Since people keep asking me my opinion on such things, I’m just going to share one of my responses here. Make of it what you will. LOL, I am adamantly not an economist, and I have minimal interest in the fiat money system and all its ponzi scheme tendrils. Please take whatever resonates and leave the rest, realizing that I do live my life in a different way than most people do, and I put my faith in very different things than the average person even recognizes as “real.” For example, when I need rain, I request it from the Nature Spirits — and receive that rain. This works for me and has also been successfully employed by others looking to remedy a drought. If you can be in tune enough to influence weather, don’t you think that gives a little more security than say, $50K of fiat dollars doomed to an inflation bubble burst? I do. 🙂

Whether or not anyone else on this planet agrees with me, people keep asking for my opinion. Here’s my response, so I can stop emailing my replies:

I don’t know why anyone my age or younger would save or invest into the current system. Heirloom seeds, silver, real estate with land to grow crops on, water, local community, spiritual/esoteric Reality creation abilities, shamanic/natural healing gifts, and practical, barter-able skills and products are the safest investments these days.

It really baffles me that people continue to put ANY faith in the government or financial sector right now. Playing along while realizing it’s a game, sure, but for security?! Wow. If I had a retirement account or money to invest, I would long ago have cashed it in for actual silver, a boatload of herbal antibiotics/remedies and essential oils, long term food supplies, a colloidal silver generator (CS is a renewable and powerful antibiotic), and as much off-grid technology as I could possibly afford to implement. Actually, I have done this to the extent I’ve been able.

I’d want solar panels NOT attached to the power grid in any way, or at least with a switch to make them independent. Most solar panels will stop working if the grid goes down. I’d probably stay in Goshen, since we selected this area knowing it could survive economic disaster. We do need to get several rain barrels so that we can store water. I also got our Berkey water filter in part because I figured fresh water is something I can trade.

One reason I want all the medicinal herbs growing on our property is because that is also something I can trade, and it takes my know-how to identify them, make the remedies and know what they’re for. That’s insurance against thievery from most people for whom those plants would be useless or even poisonous.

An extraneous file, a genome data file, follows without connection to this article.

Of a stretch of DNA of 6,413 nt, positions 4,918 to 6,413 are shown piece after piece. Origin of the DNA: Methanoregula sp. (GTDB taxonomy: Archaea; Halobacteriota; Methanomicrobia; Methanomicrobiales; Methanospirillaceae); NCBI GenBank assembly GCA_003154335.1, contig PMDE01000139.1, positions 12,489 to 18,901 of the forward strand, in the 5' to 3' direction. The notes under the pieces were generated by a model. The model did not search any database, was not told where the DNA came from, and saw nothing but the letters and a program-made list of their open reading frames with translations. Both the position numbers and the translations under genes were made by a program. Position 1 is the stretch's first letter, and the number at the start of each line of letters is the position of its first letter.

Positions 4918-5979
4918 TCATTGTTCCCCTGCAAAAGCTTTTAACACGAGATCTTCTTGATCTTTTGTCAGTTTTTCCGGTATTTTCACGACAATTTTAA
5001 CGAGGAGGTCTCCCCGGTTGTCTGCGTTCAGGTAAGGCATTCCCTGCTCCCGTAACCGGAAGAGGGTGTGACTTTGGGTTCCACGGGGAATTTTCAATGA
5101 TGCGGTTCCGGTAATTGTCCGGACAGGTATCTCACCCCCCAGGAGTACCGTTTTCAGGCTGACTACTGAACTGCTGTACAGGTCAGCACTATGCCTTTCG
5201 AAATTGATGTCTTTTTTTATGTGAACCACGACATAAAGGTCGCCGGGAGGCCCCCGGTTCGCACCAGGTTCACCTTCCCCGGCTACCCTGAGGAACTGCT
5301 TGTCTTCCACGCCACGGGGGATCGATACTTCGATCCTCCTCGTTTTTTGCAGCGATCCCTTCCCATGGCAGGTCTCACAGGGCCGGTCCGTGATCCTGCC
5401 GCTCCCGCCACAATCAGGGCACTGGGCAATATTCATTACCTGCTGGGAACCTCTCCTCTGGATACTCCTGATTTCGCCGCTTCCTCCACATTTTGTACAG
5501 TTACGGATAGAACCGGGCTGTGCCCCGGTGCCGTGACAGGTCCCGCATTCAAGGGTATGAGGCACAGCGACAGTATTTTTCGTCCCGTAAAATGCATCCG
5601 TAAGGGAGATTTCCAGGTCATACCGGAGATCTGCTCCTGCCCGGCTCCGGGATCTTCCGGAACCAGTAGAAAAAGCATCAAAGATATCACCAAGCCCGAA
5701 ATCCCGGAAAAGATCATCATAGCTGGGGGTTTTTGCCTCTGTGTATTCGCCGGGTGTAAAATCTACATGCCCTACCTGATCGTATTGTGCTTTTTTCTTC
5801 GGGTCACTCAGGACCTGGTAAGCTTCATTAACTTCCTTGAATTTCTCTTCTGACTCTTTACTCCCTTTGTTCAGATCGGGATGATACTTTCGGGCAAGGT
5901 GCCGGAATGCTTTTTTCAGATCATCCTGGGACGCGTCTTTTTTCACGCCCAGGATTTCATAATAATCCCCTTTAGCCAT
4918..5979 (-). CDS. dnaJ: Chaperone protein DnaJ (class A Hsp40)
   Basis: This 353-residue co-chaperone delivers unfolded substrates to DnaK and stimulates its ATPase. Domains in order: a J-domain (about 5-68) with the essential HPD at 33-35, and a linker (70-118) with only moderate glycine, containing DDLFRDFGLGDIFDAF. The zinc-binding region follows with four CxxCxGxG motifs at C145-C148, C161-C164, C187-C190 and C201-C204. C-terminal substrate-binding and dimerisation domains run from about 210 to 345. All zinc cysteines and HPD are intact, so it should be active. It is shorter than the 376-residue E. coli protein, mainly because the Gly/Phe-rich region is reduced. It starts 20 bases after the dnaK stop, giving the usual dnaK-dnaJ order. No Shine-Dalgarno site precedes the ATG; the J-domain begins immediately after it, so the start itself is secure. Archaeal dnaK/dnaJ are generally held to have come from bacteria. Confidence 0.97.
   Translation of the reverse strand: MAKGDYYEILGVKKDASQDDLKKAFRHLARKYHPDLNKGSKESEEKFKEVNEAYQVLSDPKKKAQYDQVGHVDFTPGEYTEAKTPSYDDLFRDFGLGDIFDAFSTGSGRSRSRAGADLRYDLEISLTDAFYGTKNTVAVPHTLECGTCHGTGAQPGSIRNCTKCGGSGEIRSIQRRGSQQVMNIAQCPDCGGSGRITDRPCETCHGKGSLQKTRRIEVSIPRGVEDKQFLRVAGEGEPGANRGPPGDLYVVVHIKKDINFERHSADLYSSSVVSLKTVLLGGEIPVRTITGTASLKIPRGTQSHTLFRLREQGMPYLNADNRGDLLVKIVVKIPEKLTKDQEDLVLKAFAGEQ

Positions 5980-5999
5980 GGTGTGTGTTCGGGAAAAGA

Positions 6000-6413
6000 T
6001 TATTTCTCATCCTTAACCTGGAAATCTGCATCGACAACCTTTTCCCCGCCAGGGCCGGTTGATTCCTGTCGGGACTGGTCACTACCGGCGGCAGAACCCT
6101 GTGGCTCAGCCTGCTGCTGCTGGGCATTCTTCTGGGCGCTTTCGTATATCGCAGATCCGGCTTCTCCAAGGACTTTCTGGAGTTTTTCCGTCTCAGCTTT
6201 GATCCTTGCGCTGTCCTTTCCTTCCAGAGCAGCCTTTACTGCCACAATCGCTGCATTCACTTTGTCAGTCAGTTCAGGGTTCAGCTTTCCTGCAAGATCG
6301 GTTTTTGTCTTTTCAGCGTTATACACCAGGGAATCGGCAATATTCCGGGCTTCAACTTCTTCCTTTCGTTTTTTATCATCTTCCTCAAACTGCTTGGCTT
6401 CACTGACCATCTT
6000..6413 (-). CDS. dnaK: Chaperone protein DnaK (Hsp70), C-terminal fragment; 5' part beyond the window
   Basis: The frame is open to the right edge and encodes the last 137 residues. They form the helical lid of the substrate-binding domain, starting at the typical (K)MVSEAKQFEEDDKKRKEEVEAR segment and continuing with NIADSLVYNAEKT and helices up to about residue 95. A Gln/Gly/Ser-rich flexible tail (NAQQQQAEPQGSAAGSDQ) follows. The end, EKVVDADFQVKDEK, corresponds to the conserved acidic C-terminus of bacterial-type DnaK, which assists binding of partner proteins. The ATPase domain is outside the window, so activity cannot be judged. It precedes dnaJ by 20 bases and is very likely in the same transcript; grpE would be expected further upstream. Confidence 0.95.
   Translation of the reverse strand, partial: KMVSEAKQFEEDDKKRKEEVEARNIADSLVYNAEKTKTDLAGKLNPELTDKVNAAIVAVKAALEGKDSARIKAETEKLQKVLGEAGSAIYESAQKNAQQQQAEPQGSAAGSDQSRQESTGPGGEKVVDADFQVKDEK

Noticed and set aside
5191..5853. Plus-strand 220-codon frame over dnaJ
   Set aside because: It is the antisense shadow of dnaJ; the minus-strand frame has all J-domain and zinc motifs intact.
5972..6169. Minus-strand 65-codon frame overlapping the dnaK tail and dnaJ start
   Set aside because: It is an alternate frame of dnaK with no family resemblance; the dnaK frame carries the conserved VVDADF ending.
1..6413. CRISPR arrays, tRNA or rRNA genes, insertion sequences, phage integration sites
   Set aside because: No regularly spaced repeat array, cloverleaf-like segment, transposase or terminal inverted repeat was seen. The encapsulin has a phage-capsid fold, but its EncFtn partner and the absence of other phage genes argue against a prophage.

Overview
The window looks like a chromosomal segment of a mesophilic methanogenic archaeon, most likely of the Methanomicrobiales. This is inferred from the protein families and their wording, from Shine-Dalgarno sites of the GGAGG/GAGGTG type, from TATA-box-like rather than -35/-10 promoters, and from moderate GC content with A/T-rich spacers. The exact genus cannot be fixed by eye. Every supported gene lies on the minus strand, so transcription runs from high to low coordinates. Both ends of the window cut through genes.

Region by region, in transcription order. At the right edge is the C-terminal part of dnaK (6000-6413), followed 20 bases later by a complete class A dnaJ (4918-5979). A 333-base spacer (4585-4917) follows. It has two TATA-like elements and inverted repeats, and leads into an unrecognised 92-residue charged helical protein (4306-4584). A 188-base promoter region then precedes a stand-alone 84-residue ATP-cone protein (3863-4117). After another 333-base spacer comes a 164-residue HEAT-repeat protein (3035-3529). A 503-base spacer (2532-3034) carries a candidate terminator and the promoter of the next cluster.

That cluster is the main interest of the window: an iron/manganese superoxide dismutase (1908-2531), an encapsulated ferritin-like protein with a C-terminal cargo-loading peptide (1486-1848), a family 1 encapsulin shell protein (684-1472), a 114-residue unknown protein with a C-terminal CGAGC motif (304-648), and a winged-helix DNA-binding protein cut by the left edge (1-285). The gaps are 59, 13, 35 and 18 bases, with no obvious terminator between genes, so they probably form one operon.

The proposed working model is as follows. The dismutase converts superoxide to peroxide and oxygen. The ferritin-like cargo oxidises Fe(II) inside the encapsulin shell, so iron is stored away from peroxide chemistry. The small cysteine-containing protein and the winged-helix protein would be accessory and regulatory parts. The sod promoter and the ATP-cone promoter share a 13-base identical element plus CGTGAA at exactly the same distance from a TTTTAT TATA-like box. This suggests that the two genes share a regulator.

It’s also why I’ve learned how to identify and eat weeds. Even if someone completely raids our garden, we still have food that the average person doesn’t know how to eat.

Anyway, this is something I’ve long considered and is one reason why I never felt called to “save for retirement.” I figured it was a complete waste for my generation and that I’d never see the fruits of all that labor. I may have had financial struggles at times, but at least I have transferable skills, adaptability and even some ingenuity. That’s MY insurance … plus the fact that some of my gifts are extremely unusual and the worse society gets the greater the demand for some of these gifts. 🙂

Develop some useful, practical skills, pronto. Oh, and offload debt in whatever way you can. Get rid of it before the “safety nets” declare bankruptcy on YOU…

Bizarre times, huh? I’m still an optimist, but some things are going to change permanently, because they are just unsustainable at the core — and have been for a long, long time. I always remember the words of the Hopi Elders, Grandfather David Monongye & John Kimmey:

“You have been telling the people that this is the eleventh hour.
Now you must go back and tell the people that this is the hour.
And there are things to be considered:

Where are you living?
What are you doing?
What are your relationships?
Are you in right relation?
Where is your water?
Know your garden
It is time to speak your truth
Create your community
Be good to each other
And do not look outside yourself for the leader.

“This could be a good time!

“There is a river flowing now very fast
It is so great and swift that there are those who will be afraid
They will try to hold onto the shore
They will feel they are being torn apart
And they will suffer greatly.
Know that the river has its destination.
The elders say we must let go of the shore,
Push off into the river,
Keep our eyes open,
And our heads above water.
Look around, see who is in there with you and celebrate.

“At this time in history we are to take nothing personally,
Least of all ourselves
For the moment that we do our spiritual growth and journey comes to a halt.
The time of the lone wolf is over. Gather yourselves!
Banish the word struggle from your attitude and your vocabulary.
All that we do now must be done in a sacred manner
And in celebration.

“We are the ones we have been waiting for!”

Hopi Independent Nation